Garden Clippings for June 3, 2023
The Weigelas are angry. Weigelas are an ever-expanding group of flowering shrubs, but for the last decade or two they’ve lived in the shadow of Hydrangeas. And as long as Hydrangeas remain a hot commodity, Weigelas will continue to take a chapter out of the Toronto Maple Leaf book.
In the landscape, Weigelas are a versatile, dependable, and well-behaved family of flowering shrubs. Their performance is guaranteed and will deliver a flood of flowers in mid-spring.
Weigelas are easy care ornamental plants with pink or red trumpet shaped blooms. The old favorites, Weigela ‘Florida’ and ‘Bristol Ruby’ will grow to 6 feet or more, but they have largely been cast aside in favour of the many interesting smaller varieties that only grow to a few feet.
Weigelas love to grow where they get at least half a day of sun. They will tolerate shade, but will produce less flowers. For shade gardens, plant the Variegated or Golden leafed varieties whose foliage is more significant than bloom.
For gardens with poor soil, Weigelas are a good fit. At planting time mix triple mix, compost or manure with the existing soil to ensure Weigelas get a healthy start. Weigelas prefer a well-drained rich soil but once established, will thrive in any soil conditions.
Water Weigelas well at planting time and be mindful of summer heat and draught for the first year. By year two, they will be able to handle any heat, draught, wet or cold. A layer of mulch over the soil surface will help retain soil moisture.
Although not necessary, Weigelas will benefit from an annual pruning. Do so in late spring or early summer, after the flowers have dropped. Weigelas are similar to Lilac, Mock Orange, Spirea and Forsythia in that they bloom on flower buds that are produced in the previous summer. The dwarf varieties will remain dwarf and will not need to be pruned to retain their shape.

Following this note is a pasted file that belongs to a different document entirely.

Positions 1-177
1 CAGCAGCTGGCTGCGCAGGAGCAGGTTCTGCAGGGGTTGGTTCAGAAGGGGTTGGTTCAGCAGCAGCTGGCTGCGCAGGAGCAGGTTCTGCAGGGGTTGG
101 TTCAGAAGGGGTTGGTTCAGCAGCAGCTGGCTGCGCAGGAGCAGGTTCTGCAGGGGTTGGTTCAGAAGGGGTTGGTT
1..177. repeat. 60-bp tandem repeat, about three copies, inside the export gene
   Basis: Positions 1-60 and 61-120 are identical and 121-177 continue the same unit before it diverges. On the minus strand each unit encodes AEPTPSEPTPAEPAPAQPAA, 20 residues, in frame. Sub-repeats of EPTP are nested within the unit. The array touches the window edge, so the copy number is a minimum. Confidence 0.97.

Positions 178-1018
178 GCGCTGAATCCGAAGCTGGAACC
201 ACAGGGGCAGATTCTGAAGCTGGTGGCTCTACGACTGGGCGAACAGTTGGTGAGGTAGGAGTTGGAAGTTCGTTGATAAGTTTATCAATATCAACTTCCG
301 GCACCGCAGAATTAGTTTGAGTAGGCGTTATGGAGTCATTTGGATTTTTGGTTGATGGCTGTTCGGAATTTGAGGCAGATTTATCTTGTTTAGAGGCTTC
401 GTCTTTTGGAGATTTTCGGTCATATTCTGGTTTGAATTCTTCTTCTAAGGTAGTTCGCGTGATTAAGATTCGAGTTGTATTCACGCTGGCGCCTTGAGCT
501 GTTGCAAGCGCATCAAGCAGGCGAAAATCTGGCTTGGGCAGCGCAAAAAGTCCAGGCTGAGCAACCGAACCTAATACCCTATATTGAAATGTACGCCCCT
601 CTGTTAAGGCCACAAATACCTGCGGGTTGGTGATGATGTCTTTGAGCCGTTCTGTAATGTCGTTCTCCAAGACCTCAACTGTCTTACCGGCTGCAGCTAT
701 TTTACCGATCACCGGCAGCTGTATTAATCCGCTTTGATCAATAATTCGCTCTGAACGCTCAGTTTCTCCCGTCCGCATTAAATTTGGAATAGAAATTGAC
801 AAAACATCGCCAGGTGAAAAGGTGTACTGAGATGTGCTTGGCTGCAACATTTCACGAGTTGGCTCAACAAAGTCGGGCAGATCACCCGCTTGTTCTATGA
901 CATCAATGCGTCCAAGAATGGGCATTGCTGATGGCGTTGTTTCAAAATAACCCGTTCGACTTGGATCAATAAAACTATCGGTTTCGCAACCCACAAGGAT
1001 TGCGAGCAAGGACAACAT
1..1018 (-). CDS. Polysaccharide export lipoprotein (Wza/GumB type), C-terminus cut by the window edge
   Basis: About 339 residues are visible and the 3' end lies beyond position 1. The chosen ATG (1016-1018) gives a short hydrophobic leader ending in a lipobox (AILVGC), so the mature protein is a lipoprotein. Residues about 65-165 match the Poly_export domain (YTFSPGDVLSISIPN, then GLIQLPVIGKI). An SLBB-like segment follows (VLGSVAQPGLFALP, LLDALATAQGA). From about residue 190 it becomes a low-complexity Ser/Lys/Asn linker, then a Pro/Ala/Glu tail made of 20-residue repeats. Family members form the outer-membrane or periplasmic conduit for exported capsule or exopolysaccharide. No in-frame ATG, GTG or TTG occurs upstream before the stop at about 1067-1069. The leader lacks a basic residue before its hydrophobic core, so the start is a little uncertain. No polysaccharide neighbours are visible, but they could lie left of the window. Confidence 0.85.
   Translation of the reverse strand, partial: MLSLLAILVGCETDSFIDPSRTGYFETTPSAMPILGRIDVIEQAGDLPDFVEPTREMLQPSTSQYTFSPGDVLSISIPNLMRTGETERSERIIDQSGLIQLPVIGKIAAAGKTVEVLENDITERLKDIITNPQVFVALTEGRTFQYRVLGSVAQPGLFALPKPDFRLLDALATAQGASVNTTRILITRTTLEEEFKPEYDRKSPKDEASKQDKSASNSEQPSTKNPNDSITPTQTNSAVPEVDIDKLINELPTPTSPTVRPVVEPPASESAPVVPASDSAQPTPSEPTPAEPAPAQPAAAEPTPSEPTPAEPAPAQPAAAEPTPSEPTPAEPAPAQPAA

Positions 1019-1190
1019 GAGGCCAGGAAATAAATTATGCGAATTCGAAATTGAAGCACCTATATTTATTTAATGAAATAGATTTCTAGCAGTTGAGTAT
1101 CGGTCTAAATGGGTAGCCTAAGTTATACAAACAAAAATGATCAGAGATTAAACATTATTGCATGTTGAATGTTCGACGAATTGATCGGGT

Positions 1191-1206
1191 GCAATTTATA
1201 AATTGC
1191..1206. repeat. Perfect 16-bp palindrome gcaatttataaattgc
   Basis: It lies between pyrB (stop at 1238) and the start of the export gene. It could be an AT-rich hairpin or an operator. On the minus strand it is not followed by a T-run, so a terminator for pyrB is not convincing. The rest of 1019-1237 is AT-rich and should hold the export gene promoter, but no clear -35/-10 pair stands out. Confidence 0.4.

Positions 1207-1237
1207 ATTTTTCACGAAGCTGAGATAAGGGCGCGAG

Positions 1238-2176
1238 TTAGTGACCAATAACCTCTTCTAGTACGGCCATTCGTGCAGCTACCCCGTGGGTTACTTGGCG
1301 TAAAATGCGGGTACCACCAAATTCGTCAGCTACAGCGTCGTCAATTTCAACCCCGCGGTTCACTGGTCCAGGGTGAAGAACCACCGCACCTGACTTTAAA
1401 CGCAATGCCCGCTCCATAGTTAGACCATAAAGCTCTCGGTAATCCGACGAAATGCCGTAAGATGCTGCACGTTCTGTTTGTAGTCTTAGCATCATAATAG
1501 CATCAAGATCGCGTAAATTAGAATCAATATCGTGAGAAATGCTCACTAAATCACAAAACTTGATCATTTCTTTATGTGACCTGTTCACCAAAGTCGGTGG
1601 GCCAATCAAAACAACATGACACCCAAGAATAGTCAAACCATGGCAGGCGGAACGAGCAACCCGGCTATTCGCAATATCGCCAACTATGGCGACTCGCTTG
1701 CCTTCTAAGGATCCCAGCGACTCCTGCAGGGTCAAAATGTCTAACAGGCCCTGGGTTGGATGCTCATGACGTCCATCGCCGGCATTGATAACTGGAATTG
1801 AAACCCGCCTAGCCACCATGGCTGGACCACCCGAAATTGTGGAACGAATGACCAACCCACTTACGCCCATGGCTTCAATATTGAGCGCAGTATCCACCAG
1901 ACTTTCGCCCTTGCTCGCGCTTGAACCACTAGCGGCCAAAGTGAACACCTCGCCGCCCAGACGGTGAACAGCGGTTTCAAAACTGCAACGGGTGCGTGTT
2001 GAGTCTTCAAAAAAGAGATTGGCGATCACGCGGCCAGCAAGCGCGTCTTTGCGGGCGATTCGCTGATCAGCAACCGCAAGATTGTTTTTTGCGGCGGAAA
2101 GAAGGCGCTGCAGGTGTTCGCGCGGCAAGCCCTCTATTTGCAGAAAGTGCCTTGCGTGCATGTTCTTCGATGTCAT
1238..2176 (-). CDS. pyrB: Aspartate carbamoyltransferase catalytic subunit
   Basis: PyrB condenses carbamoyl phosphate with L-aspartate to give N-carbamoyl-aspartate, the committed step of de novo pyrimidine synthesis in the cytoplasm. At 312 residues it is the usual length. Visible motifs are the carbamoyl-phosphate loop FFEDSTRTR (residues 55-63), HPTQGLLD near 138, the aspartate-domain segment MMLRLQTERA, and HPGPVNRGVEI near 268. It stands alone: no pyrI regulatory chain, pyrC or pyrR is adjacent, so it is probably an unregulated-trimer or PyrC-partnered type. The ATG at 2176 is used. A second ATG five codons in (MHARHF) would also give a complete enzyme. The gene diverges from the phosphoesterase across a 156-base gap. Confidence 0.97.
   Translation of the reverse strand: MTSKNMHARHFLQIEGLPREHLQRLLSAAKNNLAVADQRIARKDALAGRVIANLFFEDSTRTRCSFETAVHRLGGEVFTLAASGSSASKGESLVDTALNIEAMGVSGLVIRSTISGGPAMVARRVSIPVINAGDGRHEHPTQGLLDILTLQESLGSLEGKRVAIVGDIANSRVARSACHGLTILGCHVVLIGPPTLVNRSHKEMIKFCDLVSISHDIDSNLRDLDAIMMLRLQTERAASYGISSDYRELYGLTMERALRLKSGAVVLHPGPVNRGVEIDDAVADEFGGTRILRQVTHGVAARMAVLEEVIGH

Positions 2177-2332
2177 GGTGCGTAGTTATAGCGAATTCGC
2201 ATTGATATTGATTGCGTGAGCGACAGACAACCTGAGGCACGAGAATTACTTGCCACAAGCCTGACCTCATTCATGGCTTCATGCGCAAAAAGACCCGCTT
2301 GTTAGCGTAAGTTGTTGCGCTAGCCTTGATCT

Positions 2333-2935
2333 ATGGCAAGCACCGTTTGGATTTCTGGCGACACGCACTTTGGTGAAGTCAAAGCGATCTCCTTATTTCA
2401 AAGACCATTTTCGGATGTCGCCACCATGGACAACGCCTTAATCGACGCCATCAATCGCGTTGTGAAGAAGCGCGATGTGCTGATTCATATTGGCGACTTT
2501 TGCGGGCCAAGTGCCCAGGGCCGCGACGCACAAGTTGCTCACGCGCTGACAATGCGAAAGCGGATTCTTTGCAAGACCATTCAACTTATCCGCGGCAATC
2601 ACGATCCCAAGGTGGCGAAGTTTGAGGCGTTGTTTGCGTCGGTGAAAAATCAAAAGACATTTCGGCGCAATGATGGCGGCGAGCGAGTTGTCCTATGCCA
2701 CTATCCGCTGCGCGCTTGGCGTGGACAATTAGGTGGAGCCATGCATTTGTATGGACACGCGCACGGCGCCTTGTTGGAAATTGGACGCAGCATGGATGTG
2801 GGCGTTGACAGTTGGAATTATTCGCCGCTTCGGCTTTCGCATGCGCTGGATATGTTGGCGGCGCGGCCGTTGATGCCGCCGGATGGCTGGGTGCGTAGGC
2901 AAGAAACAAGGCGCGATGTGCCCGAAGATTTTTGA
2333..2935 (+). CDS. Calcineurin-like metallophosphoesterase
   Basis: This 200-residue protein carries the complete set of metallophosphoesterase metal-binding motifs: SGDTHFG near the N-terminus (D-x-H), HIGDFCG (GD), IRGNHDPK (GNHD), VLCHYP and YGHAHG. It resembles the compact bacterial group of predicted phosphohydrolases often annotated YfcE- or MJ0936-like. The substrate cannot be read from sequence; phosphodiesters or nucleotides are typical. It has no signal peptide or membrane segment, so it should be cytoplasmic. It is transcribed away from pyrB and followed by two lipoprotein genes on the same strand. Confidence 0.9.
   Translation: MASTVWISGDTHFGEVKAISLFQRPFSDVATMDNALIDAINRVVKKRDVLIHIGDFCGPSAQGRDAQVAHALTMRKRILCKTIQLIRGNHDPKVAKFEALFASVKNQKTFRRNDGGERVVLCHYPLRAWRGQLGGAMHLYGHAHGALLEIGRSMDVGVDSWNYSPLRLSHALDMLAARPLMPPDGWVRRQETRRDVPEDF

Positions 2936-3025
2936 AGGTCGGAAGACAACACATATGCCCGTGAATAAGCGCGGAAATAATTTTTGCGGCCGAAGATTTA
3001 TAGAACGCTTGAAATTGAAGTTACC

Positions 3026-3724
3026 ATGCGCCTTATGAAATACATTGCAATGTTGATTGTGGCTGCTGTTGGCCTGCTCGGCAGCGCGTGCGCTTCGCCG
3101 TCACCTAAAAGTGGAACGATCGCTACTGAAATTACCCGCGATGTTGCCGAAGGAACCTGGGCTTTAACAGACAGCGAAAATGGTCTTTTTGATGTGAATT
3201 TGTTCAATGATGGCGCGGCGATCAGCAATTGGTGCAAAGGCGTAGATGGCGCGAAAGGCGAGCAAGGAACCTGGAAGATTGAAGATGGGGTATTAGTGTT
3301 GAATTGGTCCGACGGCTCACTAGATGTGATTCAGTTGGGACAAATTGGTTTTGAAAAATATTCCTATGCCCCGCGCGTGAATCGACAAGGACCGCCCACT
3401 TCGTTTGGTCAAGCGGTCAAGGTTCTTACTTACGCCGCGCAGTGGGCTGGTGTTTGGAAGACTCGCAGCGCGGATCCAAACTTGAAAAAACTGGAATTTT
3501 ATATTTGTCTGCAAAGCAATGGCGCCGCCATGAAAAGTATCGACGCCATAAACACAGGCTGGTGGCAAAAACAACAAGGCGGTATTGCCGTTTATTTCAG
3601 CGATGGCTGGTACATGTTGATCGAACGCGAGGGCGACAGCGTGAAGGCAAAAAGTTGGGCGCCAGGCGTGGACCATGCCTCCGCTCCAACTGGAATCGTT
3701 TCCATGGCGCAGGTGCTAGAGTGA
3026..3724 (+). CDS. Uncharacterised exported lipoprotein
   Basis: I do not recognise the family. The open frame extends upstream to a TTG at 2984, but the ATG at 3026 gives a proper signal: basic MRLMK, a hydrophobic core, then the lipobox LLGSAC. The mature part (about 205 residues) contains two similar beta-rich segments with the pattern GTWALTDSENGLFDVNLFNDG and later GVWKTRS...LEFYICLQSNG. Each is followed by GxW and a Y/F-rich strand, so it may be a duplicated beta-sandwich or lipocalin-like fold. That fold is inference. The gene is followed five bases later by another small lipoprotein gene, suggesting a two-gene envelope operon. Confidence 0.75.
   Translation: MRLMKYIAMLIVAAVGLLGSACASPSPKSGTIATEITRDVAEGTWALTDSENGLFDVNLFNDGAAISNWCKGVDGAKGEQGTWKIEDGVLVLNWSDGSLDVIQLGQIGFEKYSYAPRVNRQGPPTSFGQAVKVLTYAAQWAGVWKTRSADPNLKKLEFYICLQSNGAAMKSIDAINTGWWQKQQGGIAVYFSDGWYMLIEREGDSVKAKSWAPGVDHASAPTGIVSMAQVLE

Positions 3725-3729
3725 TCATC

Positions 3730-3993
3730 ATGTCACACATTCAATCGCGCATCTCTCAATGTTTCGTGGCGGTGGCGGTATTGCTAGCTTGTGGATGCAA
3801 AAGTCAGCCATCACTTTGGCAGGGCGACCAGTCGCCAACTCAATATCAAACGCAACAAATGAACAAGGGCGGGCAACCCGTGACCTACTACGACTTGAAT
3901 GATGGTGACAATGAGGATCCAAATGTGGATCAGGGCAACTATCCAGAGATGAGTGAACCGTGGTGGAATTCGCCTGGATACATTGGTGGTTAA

Weigelas’ claim to fame are their showy trumpet shaped blooms that appear as early as the middle of May persisting into July. Sometimes they will produce a second, smaller set of flowers in late summer.
If attracting hummingbirds is your game, be sure to plant at least a few brightly coloured Weigelas in the garden. They will dart from flower to flower, feeding on the nectar from deep within the trumpet shaped blooms.
Weigela varieties are too numerous to mention. ‘Spilled Wine,’ a Proven Winner selection, has bright pink flowers on a compact bush with deep purple foliage. ‘Wine and Roses’ is similar but grows larger at nearly 5 ft height and width. ‘Bristol Snowflake’ has pure white flowers on green foliage. ‘Rubidor’ has rose coloured blooms contrasting nicely against its attractive chartreuse foliage.